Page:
Founding and Early Years
The Notre Dame Rugby Football Club was founded in 1961 as the one of the first collegiate rugby clubs in the Midwest. In the spring of 1962, Notre Dame narrowly defeated Wisconsin in the first club rugby match played in the Midwest.
In 1963, the Notre Dame Rugby Football Club was officially founded as a club sport. The team was founded by Bob Mier, a student who participated in the Wisconsin game the previous spring. With supervising faculty member and acting head coach Kenneth Featherstone, the team formed and competed in the Midwest Conference.
In April of 1968, the Fighting Irish traveled to Ireland for several exhibition matches. They went 2-3 against Irish teams, including losses to the Dublin League Champions, Navan, and runner-up, Delvin. Notre Dame was also defeated by University College Cork but gained victories over the Limerick Rovers and Thurles. The Fighting Irish traveled to Ireland again in March of 1974. On this trip, Notre Dame went 2-2, losing to Tralee and again to University College Cork while defeating another Limerick team, the Bohemians, and University College Dublin.
After suffering a losing record their first season, the A-side went on to have 3 winning seasons obtaining a 53-12 record. Likewise, the B-side also dominated its opposition obtaining a 40-1 record that included a 33 game winning streak, which was finally ended by current Super Leagueside, the Chicago Lions.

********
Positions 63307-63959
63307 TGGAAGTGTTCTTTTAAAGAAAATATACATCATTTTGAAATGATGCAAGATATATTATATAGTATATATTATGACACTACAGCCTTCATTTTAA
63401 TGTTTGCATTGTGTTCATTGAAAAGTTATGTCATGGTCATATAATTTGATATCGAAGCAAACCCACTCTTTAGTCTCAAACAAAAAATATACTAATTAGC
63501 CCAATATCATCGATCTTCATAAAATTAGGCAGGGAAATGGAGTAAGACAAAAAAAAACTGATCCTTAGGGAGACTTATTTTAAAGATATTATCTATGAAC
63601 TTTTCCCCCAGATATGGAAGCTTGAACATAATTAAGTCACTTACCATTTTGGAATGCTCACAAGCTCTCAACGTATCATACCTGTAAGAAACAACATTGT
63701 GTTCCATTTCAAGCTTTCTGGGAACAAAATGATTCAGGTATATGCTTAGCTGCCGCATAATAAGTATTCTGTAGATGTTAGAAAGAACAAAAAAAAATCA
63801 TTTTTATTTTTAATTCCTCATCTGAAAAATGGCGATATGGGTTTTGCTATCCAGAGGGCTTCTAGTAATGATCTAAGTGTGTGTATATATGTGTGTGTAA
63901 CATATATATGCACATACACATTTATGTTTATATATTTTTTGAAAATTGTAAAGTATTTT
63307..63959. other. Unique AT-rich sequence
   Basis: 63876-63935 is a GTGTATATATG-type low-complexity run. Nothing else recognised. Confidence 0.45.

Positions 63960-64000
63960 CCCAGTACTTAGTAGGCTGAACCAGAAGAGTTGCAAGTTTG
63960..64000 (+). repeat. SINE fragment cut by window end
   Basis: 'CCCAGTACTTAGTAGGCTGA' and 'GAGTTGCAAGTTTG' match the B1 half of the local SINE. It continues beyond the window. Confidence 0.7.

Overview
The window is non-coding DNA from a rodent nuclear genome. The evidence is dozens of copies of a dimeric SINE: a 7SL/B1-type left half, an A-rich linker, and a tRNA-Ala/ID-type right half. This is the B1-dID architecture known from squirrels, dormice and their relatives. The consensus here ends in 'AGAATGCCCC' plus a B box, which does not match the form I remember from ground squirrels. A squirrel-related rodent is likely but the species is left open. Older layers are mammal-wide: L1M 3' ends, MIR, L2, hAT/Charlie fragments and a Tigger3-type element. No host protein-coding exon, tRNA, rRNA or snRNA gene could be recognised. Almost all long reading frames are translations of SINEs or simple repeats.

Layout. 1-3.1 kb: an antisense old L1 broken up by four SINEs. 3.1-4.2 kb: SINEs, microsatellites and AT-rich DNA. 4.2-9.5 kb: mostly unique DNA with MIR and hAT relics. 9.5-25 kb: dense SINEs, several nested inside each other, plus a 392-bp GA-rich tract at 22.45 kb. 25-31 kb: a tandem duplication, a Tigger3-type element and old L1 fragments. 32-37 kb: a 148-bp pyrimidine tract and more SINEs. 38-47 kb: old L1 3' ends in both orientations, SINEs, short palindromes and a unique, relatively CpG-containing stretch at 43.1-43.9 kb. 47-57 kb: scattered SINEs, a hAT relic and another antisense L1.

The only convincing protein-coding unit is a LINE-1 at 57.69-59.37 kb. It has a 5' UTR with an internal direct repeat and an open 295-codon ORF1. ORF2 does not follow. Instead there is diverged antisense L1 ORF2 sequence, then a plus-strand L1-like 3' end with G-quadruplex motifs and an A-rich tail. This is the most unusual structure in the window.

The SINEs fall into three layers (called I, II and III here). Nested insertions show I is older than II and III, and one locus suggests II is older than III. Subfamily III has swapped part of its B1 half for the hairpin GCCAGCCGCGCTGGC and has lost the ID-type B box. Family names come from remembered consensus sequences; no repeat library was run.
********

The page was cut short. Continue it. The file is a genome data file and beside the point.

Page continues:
During the 1965-1966 year, the Fighting Irish won the Commonwealth Cup, Nassau Invitational, Midwest Tournament, Irish Challenge Cup, and the All-College Tournament. These wins resulted in the Fighting Irish being name Collegiate Rugby National Champions by Sports Illustrated. After this season, Notre Dame offered the rugby team the chance to become a varsity sport, but this was turned down via players' vote. Notre Dame was even named a "national rugby power" by the Washington Post.
In the fall season of 1972, the Fighting Irish defeated long time rival, the Chicago Lions 15-12, upsetting the 1972 Midwest Champs. The game has been considered one of the most brutal matches in recent years. One player was knocked unconscious in the first minute of play with two others being removed at half-time, one with a broken jaw and the other with a broken leg. An English official said afterwards, "I've seen teams play in Holland, England, and on the continent (Europe), but I've never seen a team hit like Notre Dame did that day. "